• Are dogs allowed?: yes, dogs are allowed in The Riley Room for lunch and dinner (not breakfast) and also in the garden and patio areas
  • Good to know: between 1996 and 2015, The Rock Inn received one AA Rosette Award for Culinary Excellence every year and has received a further two AA Rosettes since 2016

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Stay with us in Dartmoor

Now that you’ve sampled the best things to see and do in Dartmoor, maybe it’s time to start planning for that next adventure. A unique blend of wild moorland, deep gorges, forests and tors awaits you and your family or friends, and we have cottages and lodges dotted all over this ancient land. Whether you want to get away from it all and go as rural as possible in small villages such as Yelverton or Buckfastleigh, or stay a little closer to civilisation in Totnes or Tavistock, we can help. We have a lovely selection of characterful cottages with hot tubs, romantic boltholes, dog-friendly retreats and family-friendly properties that will make a great base for exploring this untamed wilderness.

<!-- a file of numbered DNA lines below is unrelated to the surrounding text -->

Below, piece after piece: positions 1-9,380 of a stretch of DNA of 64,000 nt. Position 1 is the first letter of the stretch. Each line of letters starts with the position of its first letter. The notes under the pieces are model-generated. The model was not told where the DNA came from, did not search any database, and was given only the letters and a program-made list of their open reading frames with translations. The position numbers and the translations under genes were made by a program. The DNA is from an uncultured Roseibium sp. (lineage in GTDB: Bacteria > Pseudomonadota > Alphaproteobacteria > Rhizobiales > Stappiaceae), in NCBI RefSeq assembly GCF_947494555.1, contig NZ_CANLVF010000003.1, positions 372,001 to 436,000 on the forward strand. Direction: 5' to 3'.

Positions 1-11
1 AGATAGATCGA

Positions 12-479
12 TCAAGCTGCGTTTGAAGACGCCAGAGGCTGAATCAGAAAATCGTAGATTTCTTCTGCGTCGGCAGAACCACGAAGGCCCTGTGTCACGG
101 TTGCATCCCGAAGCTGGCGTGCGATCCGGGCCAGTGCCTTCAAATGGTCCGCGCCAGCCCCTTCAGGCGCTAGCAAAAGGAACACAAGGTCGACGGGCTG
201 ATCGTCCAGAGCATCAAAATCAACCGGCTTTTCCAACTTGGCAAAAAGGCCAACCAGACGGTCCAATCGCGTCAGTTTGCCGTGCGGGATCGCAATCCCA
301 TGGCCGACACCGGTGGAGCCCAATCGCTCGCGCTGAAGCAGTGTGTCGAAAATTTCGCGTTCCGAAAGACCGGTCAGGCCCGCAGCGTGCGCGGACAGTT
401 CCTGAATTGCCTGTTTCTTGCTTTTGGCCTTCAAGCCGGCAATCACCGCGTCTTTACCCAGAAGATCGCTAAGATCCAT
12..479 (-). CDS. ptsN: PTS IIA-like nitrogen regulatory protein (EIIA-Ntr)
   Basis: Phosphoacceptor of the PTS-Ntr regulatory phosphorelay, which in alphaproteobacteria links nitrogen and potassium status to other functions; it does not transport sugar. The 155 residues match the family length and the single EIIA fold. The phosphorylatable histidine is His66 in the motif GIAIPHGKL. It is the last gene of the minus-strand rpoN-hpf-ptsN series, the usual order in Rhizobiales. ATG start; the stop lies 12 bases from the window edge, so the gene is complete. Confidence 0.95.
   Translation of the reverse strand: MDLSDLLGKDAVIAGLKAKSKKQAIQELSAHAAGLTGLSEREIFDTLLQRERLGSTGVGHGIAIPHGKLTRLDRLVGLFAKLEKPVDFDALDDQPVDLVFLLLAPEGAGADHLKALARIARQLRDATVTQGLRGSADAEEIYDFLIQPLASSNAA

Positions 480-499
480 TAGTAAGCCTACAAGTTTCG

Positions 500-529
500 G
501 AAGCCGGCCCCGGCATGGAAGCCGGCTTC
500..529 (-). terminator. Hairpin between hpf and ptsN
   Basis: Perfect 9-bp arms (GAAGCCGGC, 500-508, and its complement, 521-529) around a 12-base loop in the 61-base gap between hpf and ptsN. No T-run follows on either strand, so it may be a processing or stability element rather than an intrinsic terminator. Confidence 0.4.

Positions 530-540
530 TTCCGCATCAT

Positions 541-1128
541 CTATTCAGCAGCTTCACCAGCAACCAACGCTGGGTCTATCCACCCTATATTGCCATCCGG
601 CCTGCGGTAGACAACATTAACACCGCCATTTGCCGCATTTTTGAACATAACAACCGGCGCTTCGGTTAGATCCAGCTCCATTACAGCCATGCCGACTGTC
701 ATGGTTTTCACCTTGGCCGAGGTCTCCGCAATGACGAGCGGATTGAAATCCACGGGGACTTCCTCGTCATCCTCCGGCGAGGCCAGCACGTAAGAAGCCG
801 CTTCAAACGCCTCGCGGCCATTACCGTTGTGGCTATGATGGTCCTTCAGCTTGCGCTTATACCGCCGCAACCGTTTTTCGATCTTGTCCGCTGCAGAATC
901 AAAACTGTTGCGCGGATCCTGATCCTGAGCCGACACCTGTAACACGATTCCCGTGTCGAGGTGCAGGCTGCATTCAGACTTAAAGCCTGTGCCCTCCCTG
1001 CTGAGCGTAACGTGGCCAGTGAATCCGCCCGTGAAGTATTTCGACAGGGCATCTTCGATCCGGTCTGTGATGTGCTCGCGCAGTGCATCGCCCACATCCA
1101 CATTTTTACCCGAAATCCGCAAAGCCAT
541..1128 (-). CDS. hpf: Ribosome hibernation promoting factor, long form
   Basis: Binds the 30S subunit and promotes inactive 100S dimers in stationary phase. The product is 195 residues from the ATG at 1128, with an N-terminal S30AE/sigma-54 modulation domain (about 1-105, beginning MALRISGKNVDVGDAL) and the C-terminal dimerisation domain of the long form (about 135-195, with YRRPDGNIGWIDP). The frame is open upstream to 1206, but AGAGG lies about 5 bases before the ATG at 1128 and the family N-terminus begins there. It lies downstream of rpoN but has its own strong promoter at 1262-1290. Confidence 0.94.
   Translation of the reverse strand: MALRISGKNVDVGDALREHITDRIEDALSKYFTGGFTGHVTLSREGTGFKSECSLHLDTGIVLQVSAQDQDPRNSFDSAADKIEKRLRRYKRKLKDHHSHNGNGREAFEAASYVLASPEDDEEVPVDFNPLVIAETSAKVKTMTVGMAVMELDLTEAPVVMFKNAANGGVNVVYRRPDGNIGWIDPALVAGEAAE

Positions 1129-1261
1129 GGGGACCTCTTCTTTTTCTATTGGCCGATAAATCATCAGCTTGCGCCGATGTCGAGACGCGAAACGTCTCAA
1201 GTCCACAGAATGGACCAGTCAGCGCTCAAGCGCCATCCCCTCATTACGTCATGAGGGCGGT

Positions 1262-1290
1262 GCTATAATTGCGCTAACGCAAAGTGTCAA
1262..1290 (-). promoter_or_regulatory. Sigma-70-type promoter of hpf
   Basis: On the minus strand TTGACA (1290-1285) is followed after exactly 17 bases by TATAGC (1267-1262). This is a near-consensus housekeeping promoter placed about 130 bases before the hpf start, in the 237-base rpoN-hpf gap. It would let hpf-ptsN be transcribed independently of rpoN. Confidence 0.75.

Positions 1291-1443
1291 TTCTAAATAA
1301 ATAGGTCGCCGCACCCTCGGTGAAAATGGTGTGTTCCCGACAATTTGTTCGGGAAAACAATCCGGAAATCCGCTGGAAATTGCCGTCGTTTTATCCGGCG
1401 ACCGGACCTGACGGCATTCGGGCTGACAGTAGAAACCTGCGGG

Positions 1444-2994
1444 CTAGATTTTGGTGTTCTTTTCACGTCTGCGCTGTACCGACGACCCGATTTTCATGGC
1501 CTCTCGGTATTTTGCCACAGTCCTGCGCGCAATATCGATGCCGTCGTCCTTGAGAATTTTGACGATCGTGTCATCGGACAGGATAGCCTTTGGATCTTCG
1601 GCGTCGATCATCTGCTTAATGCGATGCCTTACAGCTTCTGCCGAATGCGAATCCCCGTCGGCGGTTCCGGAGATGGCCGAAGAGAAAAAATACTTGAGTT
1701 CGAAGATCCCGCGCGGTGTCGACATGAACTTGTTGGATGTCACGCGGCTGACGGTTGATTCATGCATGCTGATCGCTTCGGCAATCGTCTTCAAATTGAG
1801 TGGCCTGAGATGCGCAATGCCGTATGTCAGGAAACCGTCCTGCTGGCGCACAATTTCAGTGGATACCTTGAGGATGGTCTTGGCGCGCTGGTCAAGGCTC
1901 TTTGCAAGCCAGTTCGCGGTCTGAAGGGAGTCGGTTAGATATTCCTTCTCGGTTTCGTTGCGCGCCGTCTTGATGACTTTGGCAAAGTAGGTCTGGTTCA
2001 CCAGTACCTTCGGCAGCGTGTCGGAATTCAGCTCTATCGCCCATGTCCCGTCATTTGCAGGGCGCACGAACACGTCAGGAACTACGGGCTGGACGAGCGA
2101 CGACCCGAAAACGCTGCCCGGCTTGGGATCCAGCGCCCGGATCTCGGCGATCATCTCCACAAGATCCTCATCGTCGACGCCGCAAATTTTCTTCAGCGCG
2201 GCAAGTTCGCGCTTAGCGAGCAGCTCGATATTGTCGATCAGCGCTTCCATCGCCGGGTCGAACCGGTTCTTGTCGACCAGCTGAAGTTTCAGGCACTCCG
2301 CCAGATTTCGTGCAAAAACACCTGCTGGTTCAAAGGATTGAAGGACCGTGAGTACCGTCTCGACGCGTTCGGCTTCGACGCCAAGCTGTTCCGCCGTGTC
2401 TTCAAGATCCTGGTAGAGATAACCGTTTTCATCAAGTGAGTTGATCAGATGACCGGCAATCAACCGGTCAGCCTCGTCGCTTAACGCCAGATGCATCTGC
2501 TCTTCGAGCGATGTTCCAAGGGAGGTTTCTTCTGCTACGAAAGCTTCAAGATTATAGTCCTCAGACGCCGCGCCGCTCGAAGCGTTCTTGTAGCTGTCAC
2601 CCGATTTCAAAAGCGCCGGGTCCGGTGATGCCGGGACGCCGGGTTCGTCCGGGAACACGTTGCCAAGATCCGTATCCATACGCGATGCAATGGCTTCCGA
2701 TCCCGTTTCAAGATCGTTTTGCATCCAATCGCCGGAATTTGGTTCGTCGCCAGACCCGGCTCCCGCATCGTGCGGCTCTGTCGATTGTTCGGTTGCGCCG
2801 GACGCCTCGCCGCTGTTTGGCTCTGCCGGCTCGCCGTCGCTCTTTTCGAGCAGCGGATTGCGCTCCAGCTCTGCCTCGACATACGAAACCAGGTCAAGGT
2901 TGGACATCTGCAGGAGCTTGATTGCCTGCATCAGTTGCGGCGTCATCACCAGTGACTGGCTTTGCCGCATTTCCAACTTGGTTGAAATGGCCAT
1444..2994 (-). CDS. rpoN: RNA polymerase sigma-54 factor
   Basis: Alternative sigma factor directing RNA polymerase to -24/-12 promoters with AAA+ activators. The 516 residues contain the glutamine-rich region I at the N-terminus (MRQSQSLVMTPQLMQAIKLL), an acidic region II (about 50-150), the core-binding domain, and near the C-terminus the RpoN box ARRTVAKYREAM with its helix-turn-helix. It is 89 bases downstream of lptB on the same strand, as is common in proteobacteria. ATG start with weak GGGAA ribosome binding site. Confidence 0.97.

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Disclaimer: Whilst every effort has been made to ensure the accuracy of the information at the time of writing, please ensure you check carefully before making any decisions based on the contents within this article.